GRAND RAPIDS, Mich. (WOOD) — A Grand Rapids attorney is facing a felony forgery charge for allegedly drafting a fraudulent court order.
Timothy David Vandenberg, 47, is accused of presenting forged documents related to parenting time and divorce cases.
According to court documents, Kent County sheriff’s detectives say Vandenberg admitted to drafting the court order at the center of the criminal case though he denies signing the document.
THIS is the document a Grand Rapids-area attorney is accused of forging. He’s been arrested and could go to prison for up to 14 years. Police say they are not sure how he thought he would get away with this one…. we report live on @WOODTV at five! pic.twitter.com/3Vv2uZGPuk— Leon Hendrix (@LeonHendrix) October 17, 2018
Vandenberg, of Caledonia, is only charged in one case in 63rd District Court, but detectives say they’ve identified four to five additional incidents and believe there may be more.
The fake court order he’s charged with drafting involved child custody and benefited his client.
The document reported that the husband of his client had a warrant out for his arrest and accused him of missing court dates.
Detectives say the client did not know about the forgery.
“Vandenberg told his client that there were court hearings and told (her) that she did not have to attend,” wrote Detective Adrian Sybenga in a probable cause affidavit filed in 63rd District Court. “There was (sic) no court hearings.”
According to the affidavit, Vandenberg drafted the order and gave it to his client, which she then gave to her ex-husband. It was the ex who noticed there was no signature on the order.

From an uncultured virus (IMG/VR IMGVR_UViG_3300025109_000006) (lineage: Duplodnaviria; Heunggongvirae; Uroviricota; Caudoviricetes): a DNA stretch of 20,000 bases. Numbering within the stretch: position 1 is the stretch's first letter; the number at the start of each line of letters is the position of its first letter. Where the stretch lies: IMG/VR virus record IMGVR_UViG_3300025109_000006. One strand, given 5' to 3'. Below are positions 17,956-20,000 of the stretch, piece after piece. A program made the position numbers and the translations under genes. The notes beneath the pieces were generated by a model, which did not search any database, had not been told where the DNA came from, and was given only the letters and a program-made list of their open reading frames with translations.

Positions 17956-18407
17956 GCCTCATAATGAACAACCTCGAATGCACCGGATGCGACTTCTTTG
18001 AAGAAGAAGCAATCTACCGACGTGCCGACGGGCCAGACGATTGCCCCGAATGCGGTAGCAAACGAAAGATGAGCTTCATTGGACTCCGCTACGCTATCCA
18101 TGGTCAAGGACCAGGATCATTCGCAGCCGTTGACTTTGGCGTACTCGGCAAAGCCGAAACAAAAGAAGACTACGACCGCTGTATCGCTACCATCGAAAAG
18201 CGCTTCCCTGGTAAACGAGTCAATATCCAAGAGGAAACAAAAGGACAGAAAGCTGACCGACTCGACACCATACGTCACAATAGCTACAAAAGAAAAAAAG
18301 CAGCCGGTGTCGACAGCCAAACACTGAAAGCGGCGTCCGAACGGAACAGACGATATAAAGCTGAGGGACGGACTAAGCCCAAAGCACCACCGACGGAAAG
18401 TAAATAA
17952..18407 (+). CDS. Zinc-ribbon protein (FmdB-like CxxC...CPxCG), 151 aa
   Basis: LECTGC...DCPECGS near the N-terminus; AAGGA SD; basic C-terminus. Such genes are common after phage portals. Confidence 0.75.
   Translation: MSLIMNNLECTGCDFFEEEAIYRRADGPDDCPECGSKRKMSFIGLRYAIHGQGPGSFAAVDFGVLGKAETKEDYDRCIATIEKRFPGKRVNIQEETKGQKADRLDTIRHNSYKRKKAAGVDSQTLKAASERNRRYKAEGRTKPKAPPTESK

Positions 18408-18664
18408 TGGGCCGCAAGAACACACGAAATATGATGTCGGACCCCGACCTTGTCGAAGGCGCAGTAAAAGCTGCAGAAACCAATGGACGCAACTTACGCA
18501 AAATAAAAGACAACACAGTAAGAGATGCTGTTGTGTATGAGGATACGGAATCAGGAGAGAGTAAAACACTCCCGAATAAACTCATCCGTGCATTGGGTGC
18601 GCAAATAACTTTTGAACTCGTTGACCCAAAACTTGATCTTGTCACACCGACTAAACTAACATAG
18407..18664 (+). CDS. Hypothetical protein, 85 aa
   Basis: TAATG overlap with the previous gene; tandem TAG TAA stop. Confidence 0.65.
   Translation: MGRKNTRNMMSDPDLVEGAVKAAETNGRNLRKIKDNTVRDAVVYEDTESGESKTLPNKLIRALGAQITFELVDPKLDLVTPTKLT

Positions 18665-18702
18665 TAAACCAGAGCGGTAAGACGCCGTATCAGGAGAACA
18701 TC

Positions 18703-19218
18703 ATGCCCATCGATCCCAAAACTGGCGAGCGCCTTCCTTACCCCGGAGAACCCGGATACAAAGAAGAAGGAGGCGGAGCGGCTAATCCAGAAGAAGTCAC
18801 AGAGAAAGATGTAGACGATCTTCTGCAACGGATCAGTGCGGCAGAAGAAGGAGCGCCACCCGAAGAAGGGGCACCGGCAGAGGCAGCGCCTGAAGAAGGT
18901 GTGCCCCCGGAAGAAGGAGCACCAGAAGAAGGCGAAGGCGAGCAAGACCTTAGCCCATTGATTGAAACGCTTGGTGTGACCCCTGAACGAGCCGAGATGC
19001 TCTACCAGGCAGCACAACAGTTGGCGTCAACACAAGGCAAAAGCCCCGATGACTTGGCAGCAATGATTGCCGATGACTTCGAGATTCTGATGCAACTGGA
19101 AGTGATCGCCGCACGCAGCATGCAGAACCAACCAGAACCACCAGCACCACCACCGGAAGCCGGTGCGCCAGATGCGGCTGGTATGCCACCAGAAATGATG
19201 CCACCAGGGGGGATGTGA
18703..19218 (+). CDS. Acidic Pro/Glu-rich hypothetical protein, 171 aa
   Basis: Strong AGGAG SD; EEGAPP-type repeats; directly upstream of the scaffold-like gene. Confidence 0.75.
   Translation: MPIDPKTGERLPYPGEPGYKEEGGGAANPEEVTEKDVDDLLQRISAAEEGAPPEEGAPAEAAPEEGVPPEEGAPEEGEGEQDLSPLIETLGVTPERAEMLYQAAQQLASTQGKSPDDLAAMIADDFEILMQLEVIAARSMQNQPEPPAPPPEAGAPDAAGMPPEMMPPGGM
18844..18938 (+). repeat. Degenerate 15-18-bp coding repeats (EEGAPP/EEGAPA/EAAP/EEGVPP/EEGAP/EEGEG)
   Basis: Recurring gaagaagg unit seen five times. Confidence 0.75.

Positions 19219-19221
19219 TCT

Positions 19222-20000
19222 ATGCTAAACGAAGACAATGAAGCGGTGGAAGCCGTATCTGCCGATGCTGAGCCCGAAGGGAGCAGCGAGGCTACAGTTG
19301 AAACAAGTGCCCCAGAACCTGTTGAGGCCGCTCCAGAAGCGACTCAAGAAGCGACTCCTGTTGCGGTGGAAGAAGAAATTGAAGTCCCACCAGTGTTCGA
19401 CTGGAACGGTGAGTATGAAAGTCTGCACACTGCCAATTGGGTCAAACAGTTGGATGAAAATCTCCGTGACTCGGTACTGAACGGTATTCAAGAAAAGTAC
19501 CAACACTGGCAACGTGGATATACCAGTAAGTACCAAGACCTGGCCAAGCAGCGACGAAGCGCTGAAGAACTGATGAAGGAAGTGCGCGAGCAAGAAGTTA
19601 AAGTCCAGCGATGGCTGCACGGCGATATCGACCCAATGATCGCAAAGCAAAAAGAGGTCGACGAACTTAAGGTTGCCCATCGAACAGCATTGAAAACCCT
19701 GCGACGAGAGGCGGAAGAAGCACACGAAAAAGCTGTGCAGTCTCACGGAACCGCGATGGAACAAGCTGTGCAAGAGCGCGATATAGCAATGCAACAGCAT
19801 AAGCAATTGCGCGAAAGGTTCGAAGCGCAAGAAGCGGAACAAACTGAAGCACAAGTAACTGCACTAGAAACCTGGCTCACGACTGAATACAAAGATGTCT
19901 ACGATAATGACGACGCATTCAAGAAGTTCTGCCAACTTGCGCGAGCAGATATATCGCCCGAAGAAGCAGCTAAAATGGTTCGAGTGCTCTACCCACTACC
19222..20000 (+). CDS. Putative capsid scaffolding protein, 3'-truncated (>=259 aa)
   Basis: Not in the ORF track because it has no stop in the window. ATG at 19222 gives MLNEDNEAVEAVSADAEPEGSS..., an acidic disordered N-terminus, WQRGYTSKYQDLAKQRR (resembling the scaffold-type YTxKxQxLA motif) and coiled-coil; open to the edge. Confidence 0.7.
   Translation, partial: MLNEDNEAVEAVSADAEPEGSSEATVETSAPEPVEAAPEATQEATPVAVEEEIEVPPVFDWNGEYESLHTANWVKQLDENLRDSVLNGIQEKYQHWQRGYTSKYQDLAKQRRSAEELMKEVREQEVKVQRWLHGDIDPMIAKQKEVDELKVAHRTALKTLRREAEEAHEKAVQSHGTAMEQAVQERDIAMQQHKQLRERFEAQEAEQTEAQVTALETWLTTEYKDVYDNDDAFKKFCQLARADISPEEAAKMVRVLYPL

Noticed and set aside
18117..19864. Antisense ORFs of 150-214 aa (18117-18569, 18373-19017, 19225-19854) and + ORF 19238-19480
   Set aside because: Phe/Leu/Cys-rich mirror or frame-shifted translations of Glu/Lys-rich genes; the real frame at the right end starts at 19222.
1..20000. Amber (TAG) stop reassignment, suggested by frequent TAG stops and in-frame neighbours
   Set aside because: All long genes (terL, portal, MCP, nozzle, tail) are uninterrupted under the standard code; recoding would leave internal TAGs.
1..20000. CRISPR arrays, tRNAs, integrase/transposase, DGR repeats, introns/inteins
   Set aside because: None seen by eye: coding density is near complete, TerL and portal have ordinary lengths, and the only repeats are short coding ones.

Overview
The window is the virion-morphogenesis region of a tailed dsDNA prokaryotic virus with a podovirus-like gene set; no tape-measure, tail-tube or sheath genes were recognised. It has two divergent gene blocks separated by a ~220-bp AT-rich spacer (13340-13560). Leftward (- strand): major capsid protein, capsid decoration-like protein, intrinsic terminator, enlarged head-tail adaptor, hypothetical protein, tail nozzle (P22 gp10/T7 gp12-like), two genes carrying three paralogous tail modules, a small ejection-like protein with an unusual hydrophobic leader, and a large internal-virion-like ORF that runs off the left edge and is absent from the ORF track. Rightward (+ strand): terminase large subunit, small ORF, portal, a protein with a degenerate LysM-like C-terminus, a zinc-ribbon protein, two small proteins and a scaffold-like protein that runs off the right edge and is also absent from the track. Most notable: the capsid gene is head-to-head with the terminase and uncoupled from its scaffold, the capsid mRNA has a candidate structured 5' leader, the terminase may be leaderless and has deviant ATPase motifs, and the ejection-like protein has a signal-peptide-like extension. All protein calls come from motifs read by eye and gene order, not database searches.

When the client asked Vandenberg about it, the attorney then allegedly presented her with a court order that appeared to have a judge’s signature on it.
“It was later determined that this was a fake court order in Judge Ackert’s Court,” wrote Sybenga, a detective with the Kent County Sheriff’s Department.
“(Vandenberg) says that he turned the (order) over to a person who he cannot recall,” wrote Sybenga in the affidavit. “This person brought the document to the court. Vandenberg said another person that he cannot remember brought it back to him signed. Vandenberg then brought the fake court order to his client…”
The document was quickly confirmed as falsified because it lacked the seal of the court and because the signature was not consistent with the stamp the judge on the case typically uses to sign documents, Sgt. Joel Roon of the Kent County Sheriff’s Department told 24 Hour News 8 Wednesday. Law enforcement was also able to quickly determine that there was no arrest warrant for the man in question.
“It’s a surprising act of fraud. I don’t know how he thought he was going to get away with it,” Roon said. “By all accounts this is rare. We don’t see this happen very often.”
Phone messages 24 Hour News 8 left seeking comment from Vandenberg were not immediately returned Wednesday.
If you have been a client of Vandenberg and believe you have evidence of criminal wrongdoing, you’re asked to call the Kent County Sheriff’s Department at 616.632.6100 or Silent Observer at 616.774.2345.
—24 Hour News 8’s Leon Hendrix contributed to this report.